– In more than 30 years in the retail sector, “I’ve never seen anything like it“This is the outburst gathered by the Financial Times of Ken Giddon, owner of Rothmans, the menswear company he runs with his brother and which not only survived the pandemic but is expanding from three New York stores to four. Everything is ready for the opening of the new headquarters, if only Giddon he can’t find the ten people he needs for the new store.
It is just the latest in a series of complaints recorded by employers in sectors ranging from nursing homes to transport companies, after 18 months of pandemic fears, childcare shortages and l rising unemployment benefits have kept millions of Americans out of the job market.
There are no people willing to work in shops or supermarkets
Ma the shortage of people willing to work in shops and warehouses is making itself particularly felt. The number of unoccupied retail jobs jumped from around 750,000 before Covid to 1.1 million last July, leaving employers on the hunt for the holiday season, the critical months in which most some chains record an increase in their turnover.
While Giddon is having trouble finding just 10 employees, Ft cites another case, that of Dick’s Sporting Goods which is looking for 10,000 employees to meet the demand that is expected between now and Christmas. Kroger e Michael’s instead they are on the hunt for 20,000 seasonal workers each, while Amazon he would like to recruit 125,000.
“There aren’t enough workers in the supply chain, and this shortage will impact everything from in.store availability to inability to fulfill all online orders in a timely fashion,” he said. Neil Saunders, CEO of GlobalData Retail, and reported by the Ft. “Since there will be fewer staff to assist customers – he added – this will be a difficult season for retailers.”
Companies raise wages and think about new “bonuses”
What to do? Many companies already have wages increased since the beginning of the pandemic, with Walmart which has adjusted the minimum hourly rate from 11 to 15 dollars. But in such a tight job market, larger companies are also thinking about new incentives which go far beyond what they have offered in previous years.
Amazon is planning to make a maxi bonus of $ 3,000 available, Dollar General is offering $ 5,000 starter bonuses to drivers, and Macy’s is paying his existing staff up to $ 500 if they refer a friend or family member interested in finding a job.
The department store chain, which hopes to hire 48,000 seasonal workers, also let potential candidates know that job interviews can be done online in just five minutes.
Job interviews last less and less
Eg Walmart cut hiring times from two weeks to around 24 hours, while Best Buy is offering seasonal employees 5 to 25 percent college tuition discounts, as well as low.cost gym memberships and savings on insurance plans for their homes, cars, or even pets.
Aware of the risk that the staff shortage could last beyond the end of the year, according to reports from the Ft Mark Cohen director of retail studies at Columbia University, a growing number of retailers are adapting these incentives to encourage seasonal recruits to stay. And as higher and higher wages are being offered, large companies are instead handing out substantial incentives to their most experienced staff to keep them from leaving their jobs.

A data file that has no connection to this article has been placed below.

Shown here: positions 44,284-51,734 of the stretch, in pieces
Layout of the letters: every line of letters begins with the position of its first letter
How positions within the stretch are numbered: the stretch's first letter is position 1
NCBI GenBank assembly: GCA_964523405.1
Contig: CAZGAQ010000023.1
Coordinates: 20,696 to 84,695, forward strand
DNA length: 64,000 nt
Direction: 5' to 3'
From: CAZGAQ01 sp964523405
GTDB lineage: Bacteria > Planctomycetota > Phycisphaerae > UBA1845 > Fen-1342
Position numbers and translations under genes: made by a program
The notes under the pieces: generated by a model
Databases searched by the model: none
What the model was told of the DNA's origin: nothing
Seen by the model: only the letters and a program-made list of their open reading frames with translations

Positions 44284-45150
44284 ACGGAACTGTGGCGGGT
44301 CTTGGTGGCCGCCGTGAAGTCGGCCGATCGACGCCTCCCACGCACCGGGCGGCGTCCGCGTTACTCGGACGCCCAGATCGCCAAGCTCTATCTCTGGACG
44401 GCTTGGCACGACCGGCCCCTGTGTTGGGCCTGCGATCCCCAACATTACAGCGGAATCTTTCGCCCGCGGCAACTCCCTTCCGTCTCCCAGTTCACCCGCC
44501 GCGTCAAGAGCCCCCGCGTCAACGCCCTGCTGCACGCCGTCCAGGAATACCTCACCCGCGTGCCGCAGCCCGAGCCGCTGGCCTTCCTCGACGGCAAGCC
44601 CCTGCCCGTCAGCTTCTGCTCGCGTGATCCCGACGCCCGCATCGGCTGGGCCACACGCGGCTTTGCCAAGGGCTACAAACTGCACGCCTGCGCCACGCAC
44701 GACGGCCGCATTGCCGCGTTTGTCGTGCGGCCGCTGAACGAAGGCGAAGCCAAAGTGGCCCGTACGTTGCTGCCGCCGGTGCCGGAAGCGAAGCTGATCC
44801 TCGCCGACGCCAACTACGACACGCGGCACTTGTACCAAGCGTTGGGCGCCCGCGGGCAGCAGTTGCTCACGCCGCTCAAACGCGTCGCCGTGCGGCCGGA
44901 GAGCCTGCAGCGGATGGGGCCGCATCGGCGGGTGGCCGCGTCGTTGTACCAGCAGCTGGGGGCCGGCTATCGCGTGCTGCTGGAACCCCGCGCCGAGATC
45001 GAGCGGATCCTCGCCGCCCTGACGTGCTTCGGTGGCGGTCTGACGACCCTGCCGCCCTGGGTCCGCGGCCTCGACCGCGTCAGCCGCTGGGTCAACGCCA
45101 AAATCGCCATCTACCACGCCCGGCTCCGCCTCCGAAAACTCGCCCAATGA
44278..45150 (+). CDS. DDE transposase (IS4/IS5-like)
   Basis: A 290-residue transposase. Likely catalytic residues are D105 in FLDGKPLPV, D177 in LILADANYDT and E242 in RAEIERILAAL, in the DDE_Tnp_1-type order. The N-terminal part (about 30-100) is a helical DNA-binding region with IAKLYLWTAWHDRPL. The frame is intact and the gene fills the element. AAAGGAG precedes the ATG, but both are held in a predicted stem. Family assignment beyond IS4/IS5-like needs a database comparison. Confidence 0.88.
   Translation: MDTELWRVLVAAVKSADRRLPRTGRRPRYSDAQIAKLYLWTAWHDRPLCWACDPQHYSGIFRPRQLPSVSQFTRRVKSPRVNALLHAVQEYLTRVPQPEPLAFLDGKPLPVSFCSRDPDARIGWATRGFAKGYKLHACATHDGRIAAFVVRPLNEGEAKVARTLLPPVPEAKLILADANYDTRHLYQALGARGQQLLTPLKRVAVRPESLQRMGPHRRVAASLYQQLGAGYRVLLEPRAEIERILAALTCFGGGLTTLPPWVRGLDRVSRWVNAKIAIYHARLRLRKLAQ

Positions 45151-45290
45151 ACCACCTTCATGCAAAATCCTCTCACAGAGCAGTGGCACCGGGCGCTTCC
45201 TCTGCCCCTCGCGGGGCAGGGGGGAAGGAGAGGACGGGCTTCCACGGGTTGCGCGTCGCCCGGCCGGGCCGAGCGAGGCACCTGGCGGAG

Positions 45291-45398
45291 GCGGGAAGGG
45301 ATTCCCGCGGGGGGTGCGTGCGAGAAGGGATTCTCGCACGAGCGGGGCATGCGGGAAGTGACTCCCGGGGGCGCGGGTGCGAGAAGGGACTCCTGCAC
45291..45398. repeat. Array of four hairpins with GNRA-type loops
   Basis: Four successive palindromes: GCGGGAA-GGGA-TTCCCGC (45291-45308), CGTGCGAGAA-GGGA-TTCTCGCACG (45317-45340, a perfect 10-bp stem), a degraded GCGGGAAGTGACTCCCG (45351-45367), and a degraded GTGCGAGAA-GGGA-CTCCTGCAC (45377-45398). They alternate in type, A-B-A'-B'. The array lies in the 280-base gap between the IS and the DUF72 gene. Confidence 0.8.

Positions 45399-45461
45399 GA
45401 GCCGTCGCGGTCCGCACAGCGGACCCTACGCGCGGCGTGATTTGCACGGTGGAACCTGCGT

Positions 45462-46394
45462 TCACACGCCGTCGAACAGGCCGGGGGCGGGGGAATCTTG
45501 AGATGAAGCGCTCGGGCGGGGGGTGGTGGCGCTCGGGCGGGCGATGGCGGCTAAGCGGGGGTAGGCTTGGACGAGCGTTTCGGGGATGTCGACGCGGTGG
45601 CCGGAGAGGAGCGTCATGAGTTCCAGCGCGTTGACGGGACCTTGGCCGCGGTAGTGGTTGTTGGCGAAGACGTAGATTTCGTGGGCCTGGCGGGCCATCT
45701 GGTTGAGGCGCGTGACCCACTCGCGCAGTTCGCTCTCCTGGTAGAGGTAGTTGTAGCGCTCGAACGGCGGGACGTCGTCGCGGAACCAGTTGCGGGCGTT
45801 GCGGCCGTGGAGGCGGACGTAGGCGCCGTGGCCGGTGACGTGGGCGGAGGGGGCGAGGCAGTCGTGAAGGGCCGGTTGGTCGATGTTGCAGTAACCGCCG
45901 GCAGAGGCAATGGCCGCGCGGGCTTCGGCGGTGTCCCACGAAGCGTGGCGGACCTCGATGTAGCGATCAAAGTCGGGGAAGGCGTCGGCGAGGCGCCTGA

TargetFor example, it will hire 100,000 people for the holidays, down from 130,000 last year, but will offer existing employees an additional 5 million hours of work during the season at a cost of approximately $ 75 million.
Big Lots, meanwhile, told analysts last month that he invented the “stay bonus“to keep existing staff at work, for example by increasing the discount enjoyed by employees in its stores from 20 percent to 30 percent.
Working candidates fear risks to their health
However, the FT notes, the incentives offered are so far too few to please those who ask for better conditions. “Workers want to see more of a one.time hiring bonus or quick incentives that don’t solve the underlying problems, most notably incur immense risks and damage to their physical and mental health while the pandemic is ongoing “, he observedo Bianca Agustin, director of corporate responsibility at United for Respect.
In his view, companies should instead raise the base pay to at least $ 15 an hour, provide another $ 5 an hour in “risk indemnity“, ensure adequate paid leisure time and give workers a voice in the decision.making process. But against the staff shortage, retail companies are also resorting to other expedients.
Craig Johnson di Consumer Growth Partners, a research and consultancy firm, says some stores are installing self.service checkouts to save on staff or redirecting consumers to their e.commerce operations, which need fewer people to fulfill orders.
In short, it is a race for incentives and retailers who are not able to offer attractive ones will find it hard to fill their positions: in this category, it falls
most independent shop owners. Are the smaller retailers who have shown “a fantastic capacity for innovation”, he pointed out Nela Richardson, chief economist at ADP payroll processor. But, he added, “where small businesses can’t compete is on the minimum wage.” This is confirmed by the polls. For the past three months, he reported Chuck Casto of Alignable, the share of small retailers who say they find it very difficult to hire has increased from 47% to 62%.
Giddon’s company is among them. “We cannot guarantee tuition refunds” or the other benefits that large retailers are offering. “We are a small company. It is impossible for a small man to compete with the big ones.”